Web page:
I am a huge Patrick Ness fan, ever since The Knife of Never Letting Go came out in the UK and Ireland back in 2008. My co-workers and I have fought over ARCs of his subsequent books; they’ve been passed along with strict timelines involved. Every new Patrick Ness book has involved verbal caps lock.
In The Rest of Us Just Live Here, Patrick Ness spoofs “Buffy the Vampire Slayer” and all the Chosen One tropes. Instead of writing a novel about, well, the Chosen One, he’s written about the characters most of us would, in all likelihood, actually be: the background ones. The ones walking down the hallways; standing at lockers; hanging out after school. The ones who’d die not because of destiny, but from being at the wrong place at the wrong time. What’s not to love?
Much has been made of this book’s fantasy trope angle, even as the main characters are stressed to be absolutely, completely normal and average. They’re concerned with their troubled home lives, and grades, and how everything is going to change after graduation. But their problems are more than that: Mike, the main character, has anxiety that frequently manifests into OCD, and his sister Mel is recovering from an eating disorder. It’s implied throughout the novel that both their conditions were made substantially worse in the past due to their dysfunctional parents’ poor decisions. While Mike and Mel had recovered, Mike is starting to relapse due to the combined stress of his father’s alcoholism, his mother’s decision to return to politics, and graduation looming on the horizon.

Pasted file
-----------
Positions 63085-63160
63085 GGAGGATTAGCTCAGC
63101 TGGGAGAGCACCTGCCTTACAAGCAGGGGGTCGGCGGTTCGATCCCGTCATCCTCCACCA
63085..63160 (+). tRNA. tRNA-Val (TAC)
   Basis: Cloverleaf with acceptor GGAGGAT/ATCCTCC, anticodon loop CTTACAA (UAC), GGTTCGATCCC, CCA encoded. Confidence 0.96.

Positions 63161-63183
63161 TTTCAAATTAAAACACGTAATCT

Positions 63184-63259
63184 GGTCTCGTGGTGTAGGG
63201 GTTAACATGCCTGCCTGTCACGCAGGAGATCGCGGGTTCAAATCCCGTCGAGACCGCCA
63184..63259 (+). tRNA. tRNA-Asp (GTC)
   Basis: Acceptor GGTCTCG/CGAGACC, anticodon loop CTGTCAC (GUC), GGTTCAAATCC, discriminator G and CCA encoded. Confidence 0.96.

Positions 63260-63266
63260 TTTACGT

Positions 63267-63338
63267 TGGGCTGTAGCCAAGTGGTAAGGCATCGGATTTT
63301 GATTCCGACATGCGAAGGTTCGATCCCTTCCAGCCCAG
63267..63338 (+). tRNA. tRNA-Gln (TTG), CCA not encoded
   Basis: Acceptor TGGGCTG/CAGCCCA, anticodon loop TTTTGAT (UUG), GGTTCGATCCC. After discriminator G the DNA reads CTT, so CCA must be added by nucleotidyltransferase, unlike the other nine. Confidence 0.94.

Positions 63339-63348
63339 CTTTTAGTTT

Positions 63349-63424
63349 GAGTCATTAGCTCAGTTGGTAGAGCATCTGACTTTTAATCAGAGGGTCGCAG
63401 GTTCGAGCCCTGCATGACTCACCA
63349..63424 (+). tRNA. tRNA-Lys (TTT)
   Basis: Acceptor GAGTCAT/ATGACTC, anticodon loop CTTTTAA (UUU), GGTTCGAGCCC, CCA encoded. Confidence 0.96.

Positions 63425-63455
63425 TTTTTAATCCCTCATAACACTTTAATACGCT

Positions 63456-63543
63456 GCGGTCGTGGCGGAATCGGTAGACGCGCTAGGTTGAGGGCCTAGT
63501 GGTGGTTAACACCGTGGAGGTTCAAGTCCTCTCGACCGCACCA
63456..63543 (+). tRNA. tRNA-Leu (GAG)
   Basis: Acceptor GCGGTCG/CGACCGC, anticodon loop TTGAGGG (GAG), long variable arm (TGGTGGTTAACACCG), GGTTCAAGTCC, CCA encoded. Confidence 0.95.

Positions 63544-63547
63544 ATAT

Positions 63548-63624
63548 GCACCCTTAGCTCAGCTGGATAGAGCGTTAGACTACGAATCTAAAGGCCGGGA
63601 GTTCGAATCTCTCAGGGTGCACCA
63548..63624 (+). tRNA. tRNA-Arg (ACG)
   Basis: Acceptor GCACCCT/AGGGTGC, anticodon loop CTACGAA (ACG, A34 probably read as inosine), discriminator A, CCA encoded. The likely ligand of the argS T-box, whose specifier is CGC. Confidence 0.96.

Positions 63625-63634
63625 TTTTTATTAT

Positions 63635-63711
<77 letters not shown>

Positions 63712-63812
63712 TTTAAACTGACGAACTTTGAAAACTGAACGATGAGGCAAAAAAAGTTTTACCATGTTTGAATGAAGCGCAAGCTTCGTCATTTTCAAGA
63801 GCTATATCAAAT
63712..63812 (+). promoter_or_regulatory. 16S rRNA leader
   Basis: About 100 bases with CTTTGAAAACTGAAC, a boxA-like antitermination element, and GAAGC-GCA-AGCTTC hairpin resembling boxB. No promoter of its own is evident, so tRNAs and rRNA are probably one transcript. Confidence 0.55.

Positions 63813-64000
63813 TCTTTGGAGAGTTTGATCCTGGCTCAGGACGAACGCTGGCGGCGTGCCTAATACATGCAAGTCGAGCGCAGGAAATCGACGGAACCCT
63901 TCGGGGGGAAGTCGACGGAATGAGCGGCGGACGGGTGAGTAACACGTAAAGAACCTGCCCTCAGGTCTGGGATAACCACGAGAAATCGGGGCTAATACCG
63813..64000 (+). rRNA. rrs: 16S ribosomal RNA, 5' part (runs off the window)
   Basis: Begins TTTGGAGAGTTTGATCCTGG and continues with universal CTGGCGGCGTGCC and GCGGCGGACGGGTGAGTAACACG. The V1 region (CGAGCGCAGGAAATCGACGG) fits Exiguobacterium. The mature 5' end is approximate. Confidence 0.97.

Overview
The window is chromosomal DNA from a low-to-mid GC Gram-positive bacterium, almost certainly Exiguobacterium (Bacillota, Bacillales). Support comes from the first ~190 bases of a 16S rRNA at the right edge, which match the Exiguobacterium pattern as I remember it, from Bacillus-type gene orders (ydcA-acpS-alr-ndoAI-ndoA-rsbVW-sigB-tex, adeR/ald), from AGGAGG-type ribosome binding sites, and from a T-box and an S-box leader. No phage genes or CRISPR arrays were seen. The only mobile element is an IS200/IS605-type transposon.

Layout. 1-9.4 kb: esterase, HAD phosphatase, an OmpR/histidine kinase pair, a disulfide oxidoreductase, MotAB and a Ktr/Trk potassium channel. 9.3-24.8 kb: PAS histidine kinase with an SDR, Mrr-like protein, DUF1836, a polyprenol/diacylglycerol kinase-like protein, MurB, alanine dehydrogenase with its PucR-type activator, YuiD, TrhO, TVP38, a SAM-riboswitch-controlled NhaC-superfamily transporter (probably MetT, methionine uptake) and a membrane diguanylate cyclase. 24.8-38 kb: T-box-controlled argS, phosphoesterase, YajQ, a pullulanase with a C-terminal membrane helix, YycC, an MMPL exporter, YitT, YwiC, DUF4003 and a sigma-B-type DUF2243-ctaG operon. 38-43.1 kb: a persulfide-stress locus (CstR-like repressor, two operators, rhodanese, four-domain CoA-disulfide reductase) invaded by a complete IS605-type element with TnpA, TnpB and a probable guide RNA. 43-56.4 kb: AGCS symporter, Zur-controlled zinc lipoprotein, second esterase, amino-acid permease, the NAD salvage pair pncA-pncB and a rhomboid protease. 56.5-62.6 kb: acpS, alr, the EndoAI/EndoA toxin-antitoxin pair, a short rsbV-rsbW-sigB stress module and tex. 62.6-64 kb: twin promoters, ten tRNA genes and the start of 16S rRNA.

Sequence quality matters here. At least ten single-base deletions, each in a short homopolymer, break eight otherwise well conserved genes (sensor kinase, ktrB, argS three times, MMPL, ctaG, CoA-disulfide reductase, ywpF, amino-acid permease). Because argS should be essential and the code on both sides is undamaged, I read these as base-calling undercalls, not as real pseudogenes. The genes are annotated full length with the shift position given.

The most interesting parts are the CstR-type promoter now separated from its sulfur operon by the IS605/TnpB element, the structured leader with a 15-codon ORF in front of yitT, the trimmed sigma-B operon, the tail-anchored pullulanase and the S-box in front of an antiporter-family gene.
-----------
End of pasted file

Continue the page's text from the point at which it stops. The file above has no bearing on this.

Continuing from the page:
This is one of the first times I’ve seen symptoms similar to mine—counting, rechecking, getting stuck in loops repeating something until it was “perfect”—in any book, never mind a YA one. While his symptoms are much more severe, there was a baseline that I recognised:
… and Mikey Mitchell—your humble narrator—was so tense I’d started to get trapped in compulsive loops for the first time. Counting and re-counting (and re-counting and re-counting) the contents of my sixth-grade arts cabinet. Driving our poor dog Martha crazy … by walking her over the same length of road four dozen times because I couldn’t seem to get it exactly “right,” though I could never have told you what “right” was.
Mike gets amazing support from his friends, especially his best friend Jared, who understands when to not get involved and when to step in to break a loop:
When Jared finally opens the bathroom door to see what’s going on, I’m actually crying. With fury. With embarrassment. With hate for myself and this stupid thing I can’t stop doing. I’m doing it again even now, knowing all of these things.